BULL DURHAM Light
Release Date: August 24, 2001
Genre: Romantic Comedy/Sports Movie
Audience: Teenagers & young adults
Runtime: 113 minutes
Distributor: Warner Bros.
Director: Mike Tollin
Executive Producer: Herb Gains
Writer: Kevin Falls & John Gatins
Address Comments To:Barry A. Meyer, Chairman/CEO
Warner Bros., Inc.
4000 Warner Blvd.
Burbank, CA 91522-0001
Phone: (818) 954-6000
According to the hero/narrator, Ryan Dunne (Freddie Prinze, Jr.) every year the hottest ball players descend on Cape Cod to play in the Cape's elite baseball league so that they can possibly be picked up by a major league baseball team. Ryan is a lawn boy, which he notes is something less than a gardener, who has tried for years to make the Cape league. This year the coach (played by Brian Dennehy) gives Ryan a break. Ryan must go up against some tough players from around the country.
More than that, all of the players are up against the promiscuous predatory women of Cape Cod. For instance, Dede Mulligan distracts Ryan from day one with her signature erotic trick of pouring beer from a bottle held between her legs into his mouth, followed by a night of love-making. In the morning, Ryan runs to practice dressed only in Dede's thong underwear.
Ryan is up against a terrific pitcher named Eric Van Leemer. Eric knows that he is good because he was offered $2 million to be in a major league team, but wants more. Ryan gets his shot at pitching only because Eric is constantly getting himself into trouble off field, which the coach will not tolerate.
Ryan's father wants Ryan to settle down to a normal life, but Dad secretly promotes Ryan's baseball career to a Phillies scout. Ryan's brother runs a bar and wants Ryan to mature so that he will get a shot at the big game. A wealthy Vassar girl named Tenley Parish sees Ryan mowing her big estate and sets out to make him her trophy of the summer.
Another player, the innocent Mickey “Domo” Dominguez, finds himself lodging with the town's Mrs. Robinson. Night after night, he tries to resist her advances by reading his Bible surrounded by his crucifix and pictures of his family. Eventually, he is seduced by her perverse antics and his game improves dramatically. In fact, by the end of the movie, fornication has helped everyone improve their game, a big lie if there ever was one.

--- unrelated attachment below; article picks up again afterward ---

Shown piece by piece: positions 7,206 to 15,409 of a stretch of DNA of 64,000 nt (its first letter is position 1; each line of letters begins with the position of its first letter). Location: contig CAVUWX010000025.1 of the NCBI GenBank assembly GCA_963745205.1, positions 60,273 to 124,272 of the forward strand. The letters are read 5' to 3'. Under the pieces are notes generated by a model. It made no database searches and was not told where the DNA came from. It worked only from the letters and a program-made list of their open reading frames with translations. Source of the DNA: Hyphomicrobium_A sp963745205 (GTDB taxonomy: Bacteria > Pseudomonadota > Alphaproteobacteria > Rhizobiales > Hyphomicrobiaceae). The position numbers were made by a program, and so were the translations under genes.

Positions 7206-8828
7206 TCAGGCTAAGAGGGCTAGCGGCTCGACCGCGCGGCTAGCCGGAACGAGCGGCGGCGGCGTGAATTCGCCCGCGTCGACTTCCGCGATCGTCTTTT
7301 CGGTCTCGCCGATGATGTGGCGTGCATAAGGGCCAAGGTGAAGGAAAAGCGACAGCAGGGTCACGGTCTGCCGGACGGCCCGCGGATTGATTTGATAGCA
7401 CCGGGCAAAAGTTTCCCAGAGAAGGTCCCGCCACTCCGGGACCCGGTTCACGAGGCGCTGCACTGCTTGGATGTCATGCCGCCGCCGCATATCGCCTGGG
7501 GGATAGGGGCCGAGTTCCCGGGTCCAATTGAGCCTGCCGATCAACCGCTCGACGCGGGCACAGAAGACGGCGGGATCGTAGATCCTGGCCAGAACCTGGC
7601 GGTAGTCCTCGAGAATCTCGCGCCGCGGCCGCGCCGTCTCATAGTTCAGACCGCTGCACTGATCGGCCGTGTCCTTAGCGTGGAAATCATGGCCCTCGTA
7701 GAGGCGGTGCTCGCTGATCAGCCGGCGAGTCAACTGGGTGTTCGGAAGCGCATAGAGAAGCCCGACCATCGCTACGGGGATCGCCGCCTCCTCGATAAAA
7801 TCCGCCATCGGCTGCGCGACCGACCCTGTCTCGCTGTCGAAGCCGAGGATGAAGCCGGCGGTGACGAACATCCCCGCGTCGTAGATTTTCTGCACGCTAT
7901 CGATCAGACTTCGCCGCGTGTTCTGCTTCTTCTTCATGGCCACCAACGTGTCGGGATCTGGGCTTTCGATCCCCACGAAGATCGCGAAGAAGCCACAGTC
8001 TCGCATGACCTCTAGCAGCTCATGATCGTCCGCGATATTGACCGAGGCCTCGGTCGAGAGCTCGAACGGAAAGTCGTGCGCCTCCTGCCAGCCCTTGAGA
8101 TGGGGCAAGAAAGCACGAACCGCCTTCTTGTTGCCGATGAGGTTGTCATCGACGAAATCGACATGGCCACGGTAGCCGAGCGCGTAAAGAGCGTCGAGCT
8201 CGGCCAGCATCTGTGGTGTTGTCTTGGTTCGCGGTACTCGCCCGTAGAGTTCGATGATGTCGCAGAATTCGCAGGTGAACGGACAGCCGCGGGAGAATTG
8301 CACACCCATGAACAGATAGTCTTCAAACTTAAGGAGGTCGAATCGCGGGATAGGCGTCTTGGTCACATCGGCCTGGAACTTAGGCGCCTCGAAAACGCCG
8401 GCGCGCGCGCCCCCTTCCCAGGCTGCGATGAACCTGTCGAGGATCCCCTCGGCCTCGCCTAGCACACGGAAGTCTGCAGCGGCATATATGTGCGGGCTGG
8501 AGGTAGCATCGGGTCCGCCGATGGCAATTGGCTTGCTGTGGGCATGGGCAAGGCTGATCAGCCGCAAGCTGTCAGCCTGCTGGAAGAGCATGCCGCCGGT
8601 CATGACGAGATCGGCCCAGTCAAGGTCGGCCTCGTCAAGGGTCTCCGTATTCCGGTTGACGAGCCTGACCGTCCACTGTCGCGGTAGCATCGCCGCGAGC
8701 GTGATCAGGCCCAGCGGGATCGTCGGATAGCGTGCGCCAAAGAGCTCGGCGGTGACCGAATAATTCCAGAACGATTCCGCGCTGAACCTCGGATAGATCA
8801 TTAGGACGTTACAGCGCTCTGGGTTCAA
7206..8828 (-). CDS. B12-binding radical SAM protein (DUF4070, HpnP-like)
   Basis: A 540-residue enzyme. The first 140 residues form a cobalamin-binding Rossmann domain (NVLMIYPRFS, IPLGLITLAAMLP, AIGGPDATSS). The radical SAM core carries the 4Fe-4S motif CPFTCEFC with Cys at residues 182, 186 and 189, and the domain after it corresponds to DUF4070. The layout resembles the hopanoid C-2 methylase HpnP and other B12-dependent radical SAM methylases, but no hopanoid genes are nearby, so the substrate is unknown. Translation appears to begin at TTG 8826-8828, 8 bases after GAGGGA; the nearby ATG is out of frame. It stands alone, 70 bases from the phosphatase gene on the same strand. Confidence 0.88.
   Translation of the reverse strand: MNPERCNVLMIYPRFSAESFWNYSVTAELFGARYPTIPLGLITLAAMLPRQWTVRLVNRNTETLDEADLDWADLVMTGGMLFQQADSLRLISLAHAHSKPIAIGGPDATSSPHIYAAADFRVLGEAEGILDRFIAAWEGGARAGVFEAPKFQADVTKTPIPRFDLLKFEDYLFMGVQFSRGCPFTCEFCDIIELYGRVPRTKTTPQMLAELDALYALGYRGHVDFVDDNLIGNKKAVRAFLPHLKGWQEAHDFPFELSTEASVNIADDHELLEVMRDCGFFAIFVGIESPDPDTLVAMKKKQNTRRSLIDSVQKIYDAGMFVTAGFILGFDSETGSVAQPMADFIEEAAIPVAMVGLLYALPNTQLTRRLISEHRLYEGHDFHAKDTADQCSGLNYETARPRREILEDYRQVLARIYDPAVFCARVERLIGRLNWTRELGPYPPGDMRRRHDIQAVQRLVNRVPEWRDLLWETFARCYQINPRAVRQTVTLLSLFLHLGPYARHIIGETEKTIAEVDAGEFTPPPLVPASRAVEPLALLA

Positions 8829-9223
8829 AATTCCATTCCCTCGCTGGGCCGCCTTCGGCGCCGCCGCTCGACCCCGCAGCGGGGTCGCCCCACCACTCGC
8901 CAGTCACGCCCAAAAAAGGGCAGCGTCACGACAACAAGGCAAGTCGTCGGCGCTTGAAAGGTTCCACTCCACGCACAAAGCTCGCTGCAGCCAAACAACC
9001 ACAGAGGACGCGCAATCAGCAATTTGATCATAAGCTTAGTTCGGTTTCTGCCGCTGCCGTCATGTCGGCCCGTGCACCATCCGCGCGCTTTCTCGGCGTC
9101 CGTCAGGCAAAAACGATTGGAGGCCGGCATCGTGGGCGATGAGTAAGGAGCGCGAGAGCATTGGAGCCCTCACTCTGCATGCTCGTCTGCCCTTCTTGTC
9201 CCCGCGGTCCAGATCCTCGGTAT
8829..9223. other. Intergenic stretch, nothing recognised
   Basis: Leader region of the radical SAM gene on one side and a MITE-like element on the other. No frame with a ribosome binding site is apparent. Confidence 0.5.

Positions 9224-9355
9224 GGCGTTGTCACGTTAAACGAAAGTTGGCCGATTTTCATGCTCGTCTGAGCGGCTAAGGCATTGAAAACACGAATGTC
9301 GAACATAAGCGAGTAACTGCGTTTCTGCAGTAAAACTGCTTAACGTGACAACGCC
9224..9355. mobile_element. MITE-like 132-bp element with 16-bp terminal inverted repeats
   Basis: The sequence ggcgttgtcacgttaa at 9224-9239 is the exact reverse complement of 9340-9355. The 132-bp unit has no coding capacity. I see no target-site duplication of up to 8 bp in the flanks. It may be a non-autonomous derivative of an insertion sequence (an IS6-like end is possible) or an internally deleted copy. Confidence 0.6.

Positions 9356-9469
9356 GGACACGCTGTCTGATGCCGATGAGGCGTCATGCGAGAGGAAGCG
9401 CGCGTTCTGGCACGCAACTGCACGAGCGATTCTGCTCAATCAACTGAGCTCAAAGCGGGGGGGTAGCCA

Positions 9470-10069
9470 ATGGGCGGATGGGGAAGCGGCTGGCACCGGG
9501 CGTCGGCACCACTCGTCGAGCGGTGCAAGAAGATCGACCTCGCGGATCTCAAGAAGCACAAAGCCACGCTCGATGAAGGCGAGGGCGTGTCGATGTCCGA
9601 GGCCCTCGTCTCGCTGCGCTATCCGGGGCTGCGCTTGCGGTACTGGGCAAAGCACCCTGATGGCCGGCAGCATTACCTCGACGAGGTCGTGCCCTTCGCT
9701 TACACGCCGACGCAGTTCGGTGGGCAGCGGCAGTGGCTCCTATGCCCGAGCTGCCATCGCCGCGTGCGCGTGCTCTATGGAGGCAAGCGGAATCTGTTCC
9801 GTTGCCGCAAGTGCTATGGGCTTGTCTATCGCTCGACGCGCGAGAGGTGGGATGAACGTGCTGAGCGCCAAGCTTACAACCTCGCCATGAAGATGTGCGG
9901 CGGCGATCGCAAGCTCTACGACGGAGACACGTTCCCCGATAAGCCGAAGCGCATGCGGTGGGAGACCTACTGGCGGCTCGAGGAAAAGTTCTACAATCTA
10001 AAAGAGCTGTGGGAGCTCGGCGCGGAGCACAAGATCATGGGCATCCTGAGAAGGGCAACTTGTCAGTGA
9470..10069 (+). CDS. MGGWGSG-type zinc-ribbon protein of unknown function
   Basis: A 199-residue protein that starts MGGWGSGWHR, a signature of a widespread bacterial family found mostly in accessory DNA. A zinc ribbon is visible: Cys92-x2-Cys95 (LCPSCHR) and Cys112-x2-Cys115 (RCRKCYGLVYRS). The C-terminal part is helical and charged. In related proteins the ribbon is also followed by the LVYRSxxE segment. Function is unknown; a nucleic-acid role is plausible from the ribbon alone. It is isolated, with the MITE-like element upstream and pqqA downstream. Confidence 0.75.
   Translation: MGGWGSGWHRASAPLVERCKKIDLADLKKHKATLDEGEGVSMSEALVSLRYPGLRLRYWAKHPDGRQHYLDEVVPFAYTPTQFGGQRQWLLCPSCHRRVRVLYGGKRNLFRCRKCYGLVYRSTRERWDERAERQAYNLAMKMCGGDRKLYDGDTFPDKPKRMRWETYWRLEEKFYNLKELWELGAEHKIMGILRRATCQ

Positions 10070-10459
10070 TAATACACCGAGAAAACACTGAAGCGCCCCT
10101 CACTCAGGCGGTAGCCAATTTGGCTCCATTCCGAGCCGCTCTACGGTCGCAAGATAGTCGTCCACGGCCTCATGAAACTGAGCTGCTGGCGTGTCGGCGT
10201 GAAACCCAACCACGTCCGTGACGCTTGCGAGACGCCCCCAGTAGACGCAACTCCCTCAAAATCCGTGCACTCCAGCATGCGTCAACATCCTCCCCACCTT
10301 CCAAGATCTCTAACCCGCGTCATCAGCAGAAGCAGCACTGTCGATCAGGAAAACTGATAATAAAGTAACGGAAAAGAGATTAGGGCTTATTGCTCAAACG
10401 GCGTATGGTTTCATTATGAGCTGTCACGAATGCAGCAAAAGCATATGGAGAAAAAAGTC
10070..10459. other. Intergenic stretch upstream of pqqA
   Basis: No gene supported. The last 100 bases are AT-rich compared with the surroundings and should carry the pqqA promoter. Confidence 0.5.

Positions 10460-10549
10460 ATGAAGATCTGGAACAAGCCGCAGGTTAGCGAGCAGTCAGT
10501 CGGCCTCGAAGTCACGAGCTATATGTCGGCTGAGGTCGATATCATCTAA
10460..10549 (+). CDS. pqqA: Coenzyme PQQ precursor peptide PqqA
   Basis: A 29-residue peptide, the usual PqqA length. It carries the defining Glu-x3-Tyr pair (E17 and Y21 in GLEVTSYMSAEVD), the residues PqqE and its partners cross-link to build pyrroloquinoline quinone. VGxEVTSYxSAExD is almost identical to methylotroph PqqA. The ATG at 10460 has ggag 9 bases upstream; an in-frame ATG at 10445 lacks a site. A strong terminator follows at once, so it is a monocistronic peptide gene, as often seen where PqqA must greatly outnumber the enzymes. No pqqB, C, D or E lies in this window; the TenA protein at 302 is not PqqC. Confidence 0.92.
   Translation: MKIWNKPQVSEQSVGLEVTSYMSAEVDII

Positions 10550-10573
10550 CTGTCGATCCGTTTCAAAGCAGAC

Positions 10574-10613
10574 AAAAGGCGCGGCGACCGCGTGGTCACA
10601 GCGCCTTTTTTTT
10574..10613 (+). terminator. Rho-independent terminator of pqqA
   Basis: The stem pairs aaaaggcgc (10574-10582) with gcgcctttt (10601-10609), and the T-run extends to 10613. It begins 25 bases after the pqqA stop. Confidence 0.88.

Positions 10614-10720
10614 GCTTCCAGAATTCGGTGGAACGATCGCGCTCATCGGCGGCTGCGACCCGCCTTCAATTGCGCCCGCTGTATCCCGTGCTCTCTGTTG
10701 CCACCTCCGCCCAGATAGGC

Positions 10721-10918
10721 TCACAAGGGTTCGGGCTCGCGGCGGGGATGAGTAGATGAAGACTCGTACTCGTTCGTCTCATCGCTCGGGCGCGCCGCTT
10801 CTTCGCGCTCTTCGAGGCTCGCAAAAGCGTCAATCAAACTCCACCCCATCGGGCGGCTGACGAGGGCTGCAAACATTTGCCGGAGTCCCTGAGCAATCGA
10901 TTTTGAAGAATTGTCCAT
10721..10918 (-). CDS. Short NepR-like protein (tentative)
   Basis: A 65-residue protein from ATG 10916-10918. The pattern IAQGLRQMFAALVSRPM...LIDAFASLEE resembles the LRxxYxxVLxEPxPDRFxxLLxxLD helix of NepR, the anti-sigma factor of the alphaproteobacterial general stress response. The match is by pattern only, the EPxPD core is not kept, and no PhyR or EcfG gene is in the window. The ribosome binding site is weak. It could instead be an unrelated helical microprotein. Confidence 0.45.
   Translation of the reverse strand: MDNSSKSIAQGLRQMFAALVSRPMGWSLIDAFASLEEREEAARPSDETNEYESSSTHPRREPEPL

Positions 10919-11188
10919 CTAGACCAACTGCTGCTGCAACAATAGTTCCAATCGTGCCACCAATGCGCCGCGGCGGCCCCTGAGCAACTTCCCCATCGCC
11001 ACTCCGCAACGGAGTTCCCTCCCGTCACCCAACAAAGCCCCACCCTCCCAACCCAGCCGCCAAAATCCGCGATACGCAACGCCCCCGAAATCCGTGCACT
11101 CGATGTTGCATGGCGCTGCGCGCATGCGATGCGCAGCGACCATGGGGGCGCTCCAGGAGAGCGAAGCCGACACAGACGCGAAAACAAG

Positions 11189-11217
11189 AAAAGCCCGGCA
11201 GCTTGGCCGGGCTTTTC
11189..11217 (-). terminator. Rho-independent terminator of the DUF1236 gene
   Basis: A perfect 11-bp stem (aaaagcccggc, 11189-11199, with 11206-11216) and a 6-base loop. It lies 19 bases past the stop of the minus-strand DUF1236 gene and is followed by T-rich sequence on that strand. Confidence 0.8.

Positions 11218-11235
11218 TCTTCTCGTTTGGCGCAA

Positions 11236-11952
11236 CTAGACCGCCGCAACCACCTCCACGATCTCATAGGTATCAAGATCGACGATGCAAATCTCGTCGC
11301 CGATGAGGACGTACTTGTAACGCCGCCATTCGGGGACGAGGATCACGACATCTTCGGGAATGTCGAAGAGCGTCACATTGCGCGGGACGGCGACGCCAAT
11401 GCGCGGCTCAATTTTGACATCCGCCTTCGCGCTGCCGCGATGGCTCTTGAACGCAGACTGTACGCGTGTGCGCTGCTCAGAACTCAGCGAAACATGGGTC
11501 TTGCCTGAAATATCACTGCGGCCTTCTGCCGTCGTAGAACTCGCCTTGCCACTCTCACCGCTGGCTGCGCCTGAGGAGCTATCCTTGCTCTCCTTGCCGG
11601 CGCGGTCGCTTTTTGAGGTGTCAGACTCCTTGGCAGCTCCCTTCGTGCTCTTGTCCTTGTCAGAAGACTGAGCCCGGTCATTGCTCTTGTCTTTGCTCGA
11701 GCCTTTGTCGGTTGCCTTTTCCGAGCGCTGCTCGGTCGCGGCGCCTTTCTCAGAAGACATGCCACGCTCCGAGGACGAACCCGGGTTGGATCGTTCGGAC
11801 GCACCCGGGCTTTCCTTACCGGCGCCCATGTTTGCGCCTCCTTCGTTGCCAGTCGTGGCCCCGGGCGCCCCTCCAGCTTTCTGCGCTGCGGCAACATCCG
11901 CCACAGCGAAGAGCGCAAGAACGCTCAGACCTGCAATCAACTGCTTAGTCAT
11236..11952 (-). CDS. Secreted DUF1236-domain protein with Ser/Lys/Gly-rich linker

This paint-by-number movie is elevated above the usual B-movie by beautiful cinematography which focuses on the beguiling Americana of Cape Cod and the lithe young bodies engaged in SUMMER CATCH. What also brings it up a notch in terms of entertainment quality is the young characters frolicking together. This is not morally good, but it did capture the attention of the premiere screening audience. One of the players likes fat women and this gets many laughs as he preapres to bed his behemoth. The Mrs. Robinson type and Dede also received many laughs for their sexual antics. Even two local buffoons added to the action on the field. This is vulgar vaudeville brought to the screen in the tradition of AMERICAN PIE.
Mike Tollin's direction is serviceable, but he loses his actors frequently. Often, they seem to be acting to someone off-camera. Consequently, the acting looks staged, which when coupled with the mundane dialogue and predictable crises, makes the movie dull in places.
The action on the field also detracts from the movie. The director doesn't seem to know how to make the baseball games interesting. At one point, he cuts continually between the important baseball game and Freddie Prinze playing catch with Jessicia Biel; thus, enlivening the mediocre direction of the game with some shots of Jessica's nubile body.
There are a limited number of positive moral moments in the movie as well. Ryan reconciles with his father and his brother, rescues four people from a fire, and saves his girlfriend from getting a job she doesn't want.
SUMMER CATCH is much like its name, filled with double-entendres, and the premiere screening was filled with children. If, as Ravi Zacharias says "pluralism destroys reason," then these children have been seriously confounded in their reasoning abilities by this portrait of sex solving life's problems.
SUMMER CATCH is another one of the paint by numbers, Hollywood-follow-your-heart, fornication-will-help-you-achieve-your-goals, muddled movie. It combines a few sweet virtues with perverse and abhorrent sexual immorality, trying to make everyone happy. Mike Tollin's direction is serviceable, but he loses his actors frequently. Elevating SUMMER CATCH above the usual B-movie production values is some beautiful cinematography on the beguiling Americana of Cape Cod and lithe young bodies engaged in SUMMER CATCH.